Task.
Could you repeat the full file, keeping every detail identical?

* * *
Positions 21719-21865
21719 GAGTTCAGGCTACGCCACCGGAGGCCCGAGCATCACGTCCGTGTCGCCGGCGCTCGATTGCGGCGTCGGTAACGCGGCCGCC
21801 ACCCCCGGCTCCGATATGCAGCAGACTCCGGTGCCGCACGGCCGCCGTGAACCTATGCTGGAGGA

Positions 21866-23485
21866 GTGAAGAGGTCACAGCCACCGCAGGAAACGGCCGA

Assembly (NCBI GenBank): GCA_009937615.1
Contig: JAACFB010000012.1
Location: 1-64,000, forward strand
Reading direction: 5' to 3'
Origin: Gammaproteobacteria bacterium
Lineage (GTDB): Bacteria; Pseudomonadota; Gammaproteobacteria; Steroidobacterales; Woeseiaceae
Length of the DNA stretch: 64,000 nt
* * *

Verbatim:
Positions 21719-21865
21719 GAGTTCAGGCTACGCCACCGGAGGCCCGAGCATCACGTCCGTGTCGCCGGCGCTCGATTGCGGCGTCGGTAACGCGGCCGCC
21801 ACCCCCGGCTCCGATATGCAGCAGACTCCGGTGCCGCACGGCCGCCGTGAACCTATGCTGGAGGA

Positions 21866-23485
21866 GTGAAGAGGTCACAGCCACCGCAGGAAACGGCCGA

Assembly (NCBI GenBank): GCA_009937615.1
Contig: JAACFB010000012.1
Location: 1-64,000, forward strand
Reading direction: 5' to 3'
Origin: Gammaproteobacteria bacterium
Lineage (GTDB): Bacteria; Pseudomonadota; Gammaproteobacteria; Steroidobacterales; Woeseiaceae
Length of the DNA stretch: 64,000 nt